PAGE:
The transition to college, a rite of passage for many, represents the final shedding of the vestiges of childhood. Teary parents deposit their progeny in an alien environment teeming with ice cream socials and deluges of information sessions. These teenagers, equipped with their smartphones and freshly minted student IDs, must navigate a novel social atmosphere and learn to coexist with a campus full of similarly displaced individuals.
I, personally, dreaded abandoning my old lifestyle. Despite my anticipation of joining what I perceived as a diverse and vibrant community of intellectuals, some aspects of this change disagreed with me. Maybe it was my aversion of communal showers. Maybe it was my unprecedented distance from my parents. Maybe it was my fear of academic inundation.
Maybe it was my Crohn’s disease.
Continue reading Crohn-sitioning by Siya Chauhan ’20
I have received your most recent correspon- dence and I regret to inform you that I am unable to attend your formal gathering— which you have so delicately titled “Getting Hammered”—at your domicile, located so conveniently within the veritable confines of Amherst College campus. I’m afraid, dear friend, I am somewhere far far away, at the House of Tyler. Continue reading Letters from Tyler by Logan Seymour ’19E
so gather up the dust
that dwells below bed,
the real stuff of dreams; Continue reading Day-breaks by René Kooiker ’18
He howled against the stupidity of paper walls.
Letters never swelled with lips or chest,
Like a mind wholly mind, perching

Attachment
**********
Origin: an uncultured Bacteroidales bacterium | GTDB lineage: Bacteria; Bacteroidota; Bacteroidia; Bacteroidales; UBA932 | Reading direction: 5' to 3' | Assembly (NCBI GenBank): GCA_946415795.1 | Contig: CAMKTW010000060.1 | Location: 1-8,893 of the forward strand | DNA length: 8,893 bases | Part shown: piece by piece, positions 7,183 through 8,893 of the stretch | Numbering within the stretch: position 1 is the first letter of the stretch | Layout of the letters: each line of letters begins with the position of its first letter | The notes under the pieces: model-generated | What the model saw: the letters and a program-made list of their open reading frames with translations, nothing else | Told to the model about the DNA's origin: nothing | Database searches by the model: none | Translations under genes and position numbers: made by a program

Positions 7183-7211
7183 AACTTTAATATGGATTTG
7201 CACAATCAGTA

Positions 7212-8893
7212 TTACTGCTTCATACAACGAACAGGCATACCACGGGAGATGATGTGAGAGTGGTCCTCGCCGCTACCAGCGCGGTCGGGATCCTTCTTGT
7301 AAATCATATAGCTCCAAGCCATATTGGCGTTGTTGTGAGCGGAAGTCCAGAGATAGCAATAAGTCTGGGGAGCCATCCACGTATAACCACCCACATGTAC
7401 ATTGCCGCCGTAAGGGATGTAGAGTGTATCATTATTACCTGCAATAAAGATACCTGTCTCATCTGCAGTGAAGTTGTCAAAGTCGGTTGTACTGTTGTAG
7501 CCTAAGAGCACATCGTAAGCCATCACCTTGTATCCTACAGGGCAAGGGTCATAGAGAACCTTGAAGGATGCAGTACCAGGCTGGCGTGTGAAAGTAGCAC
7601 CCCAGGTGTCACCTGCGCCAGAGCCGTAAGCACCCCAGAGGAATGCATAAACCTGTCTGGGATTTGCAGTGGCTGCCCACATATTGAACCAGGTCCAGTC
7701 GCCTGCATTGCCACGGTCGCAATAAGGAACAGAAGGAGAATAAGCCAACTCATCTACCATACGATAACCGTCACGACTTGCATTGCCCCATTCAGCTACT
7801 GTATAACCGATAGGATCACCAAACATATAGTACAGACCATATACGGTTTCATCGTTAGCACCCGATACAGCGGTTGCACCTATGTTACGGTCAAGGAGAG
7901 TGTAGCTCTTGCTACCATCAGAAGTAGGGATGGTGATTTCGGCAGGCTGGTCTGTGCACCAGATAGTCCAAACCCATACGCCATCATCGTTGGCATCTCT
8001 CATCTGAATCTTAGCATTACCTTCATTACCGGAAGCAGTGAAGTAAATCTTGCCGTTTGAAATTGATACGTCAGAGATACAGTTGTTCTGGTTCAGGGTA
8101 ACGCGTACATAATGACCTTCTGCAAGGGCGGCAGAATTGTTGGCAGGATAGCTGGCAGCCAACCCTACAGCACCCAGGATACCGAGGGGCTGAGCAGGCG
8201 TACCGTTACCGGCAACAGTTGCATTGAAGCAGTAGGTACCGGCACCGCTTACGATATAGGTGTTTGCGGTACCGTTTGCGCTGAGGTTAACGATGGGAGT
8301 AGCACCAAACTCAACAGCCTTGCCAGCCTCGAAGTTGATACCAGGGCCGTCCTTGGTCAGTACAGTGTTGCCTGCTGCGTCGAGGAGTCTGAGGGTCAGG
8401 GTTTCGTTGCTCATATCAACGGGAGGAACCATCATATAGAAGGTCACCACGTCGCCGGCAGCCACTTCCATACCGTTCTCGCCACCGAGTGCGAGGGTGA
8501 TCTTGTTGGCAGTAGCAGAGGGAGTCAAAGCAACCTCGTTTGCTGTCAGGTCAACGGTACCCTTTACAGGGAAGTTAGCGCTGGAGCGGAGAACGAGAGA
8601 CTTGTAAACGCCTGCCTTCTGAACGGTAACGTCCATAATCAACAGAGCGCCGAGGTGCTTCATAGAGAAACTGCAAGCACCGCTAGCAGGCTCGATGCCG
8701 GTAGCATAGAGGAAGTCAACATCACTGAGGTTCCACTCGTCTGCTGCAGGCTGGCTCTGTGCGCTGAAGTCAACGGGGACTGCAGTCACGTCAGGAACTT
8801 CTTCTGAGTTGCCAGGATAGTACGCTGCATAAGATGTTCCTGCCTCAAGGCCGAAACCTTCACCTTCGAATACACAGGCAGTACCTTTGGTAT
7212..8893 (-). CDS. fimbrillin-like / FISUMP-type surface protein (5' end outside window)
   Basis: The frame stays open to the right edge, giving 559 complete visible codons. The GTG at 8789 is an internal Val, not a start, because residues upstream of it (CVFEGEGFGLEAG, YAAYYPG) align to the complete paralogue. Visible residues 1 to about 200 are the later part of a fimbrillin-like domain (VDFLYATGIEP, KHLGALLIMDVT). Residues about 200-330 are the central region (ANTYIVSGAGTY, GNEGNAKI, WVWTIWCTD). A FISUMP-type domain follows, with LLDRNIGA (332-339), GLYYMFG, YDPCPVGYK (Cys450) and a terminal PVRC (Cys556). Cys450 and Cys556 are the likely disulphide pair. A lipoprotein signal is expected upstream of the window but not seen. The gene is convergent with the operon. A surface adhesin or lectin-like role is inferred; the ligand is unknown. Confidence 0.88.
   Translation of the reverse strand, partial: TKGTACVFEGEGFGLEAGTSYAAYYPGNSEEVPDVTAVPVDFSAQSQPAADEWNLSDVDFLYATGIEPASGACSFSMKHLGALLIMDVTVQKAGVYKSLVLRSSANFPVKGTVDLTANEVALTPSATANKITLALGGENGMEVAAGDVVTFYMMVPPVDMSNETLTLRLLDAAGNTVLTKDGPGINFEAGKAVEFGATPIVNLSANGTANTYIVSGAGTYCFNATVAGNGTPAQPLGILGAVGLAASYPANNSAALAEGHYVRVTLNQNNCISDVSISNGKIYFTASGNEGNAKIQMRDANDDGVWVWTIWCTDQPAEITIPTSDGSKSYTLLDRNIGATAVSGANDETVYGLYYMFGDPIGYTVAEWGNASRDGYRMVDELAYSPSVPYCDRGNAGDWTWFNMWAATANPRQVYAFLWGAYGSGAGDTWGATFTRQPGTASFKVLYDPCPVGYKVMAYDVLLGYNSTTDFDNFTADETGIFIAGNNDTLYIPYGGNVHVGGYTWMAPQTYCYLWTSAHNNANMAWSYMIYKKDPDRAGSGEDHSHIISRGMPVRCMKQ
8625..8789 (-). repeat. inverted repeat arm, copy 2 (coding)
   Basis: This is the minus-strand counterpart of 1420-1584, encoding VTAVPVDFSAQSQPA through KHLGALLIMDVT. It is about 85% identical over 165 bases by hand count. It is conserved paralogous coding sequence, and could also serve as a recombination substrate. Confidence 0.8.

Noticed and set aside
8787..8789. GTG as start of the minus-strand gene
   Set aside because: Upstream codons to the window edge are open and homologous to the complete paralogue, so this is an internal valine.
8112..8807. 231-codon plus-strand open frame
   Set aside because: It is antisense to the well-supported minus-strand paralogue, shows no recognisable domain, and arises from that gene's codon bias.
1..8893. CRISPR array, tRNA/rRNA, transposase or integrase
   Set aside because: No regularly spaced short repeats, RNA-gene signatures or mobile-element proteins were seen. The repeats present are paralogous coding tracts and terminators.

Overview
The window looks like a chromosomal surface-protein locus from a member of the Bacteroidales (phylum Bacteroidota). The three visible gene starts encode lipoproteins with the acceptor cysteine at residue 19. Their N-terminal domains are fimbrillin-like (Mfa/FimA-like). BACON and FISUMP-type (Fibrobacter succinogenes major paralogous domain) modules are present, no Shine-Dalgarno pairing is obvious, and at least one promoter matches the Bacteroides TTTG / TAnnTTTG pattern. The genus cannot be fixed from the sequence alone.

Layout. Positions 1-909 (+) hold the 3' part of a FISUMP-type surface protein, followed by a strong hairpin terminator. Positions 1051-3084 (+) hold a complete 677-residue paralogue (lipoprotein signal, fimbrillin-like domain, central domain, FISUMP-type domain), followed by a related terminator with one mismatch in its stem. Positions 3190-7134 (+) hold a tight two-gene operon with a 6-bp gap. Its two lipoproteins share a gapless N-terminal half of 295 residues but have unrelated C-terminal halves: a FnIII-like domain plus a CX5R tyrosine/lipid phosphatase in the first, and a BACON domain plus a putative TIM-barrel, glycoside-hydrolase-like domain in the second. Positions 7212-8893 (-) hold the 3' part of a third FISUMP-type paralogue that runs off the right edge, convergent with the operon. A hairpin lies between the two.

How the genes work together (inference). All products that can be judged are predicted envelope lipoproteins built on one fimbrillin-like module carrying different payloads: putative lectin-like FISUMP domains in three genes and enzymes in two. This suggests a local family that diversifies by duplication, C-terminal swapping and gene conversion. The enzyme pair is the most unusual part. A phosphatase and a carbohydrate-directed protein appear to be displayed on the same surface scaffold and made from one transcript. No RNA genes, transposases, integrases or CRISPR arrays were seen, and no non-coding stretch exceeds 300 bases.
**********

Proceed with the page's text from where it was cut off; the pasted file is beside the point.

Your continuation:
Its gooey wings; but still its shit
Hit hard ground, hardly a ground
That was mine to understand,
Although inhuman, always of the world.
Continue reading I found ideas of madness at your door by René Kooiker ’18
In this star-spangled, god fearing country the orange-clad are granted a final meal before they’re offed. Continue reading Cherry Pie by Gabby Edzie ’17
As I grow older, I appreciate villainy more and more. I appreciate it not only because superheroes bore me (Superman=Jesus), but because doing good is its own reward. The motivation for doing bad things is fundamentally more interesting. Continue reading The Jerry Springer Show (Review by Mapate Diop ’16)
They told me to Celebrate William Shakespeare’s birthday by eating dessert before dinner! I’m confused. What could Shakespeare possibly have to do with breaking the dinnertime rules that my poor hardworking mother drilled into my head? I can hardly begin to consider how Ma would feel—they’re already telling me to Come for the food and stay for the discussion! Continue reading Nausea by Siraj Sindhu ’17
Though I’d like to say I’m creative when it comes to where I jog, this isn’t the case. Wherever I run, I stick to a few favorite paths. I have three in my hometown, one at my grandparents’ in Philadelphia, and four in Amherst. Known to most runners are the Norwottuck Rail Trail, the Emily Dickinson Trail, and the UMass Loop. These are routes one, two, and three for me. Number four on my list—and number one in my heart—is Main Street.
Continue reading A Jog Down Main Street by Flavia Martinez ’18
“Feminism is cancer. Thank you very much.” With those words, Milo Yiannopoulos sat back down in his chair, not thirty seconds after walking to the podium and beginning the talk. Continue reading The Sickening by Sam Wohlforth ’17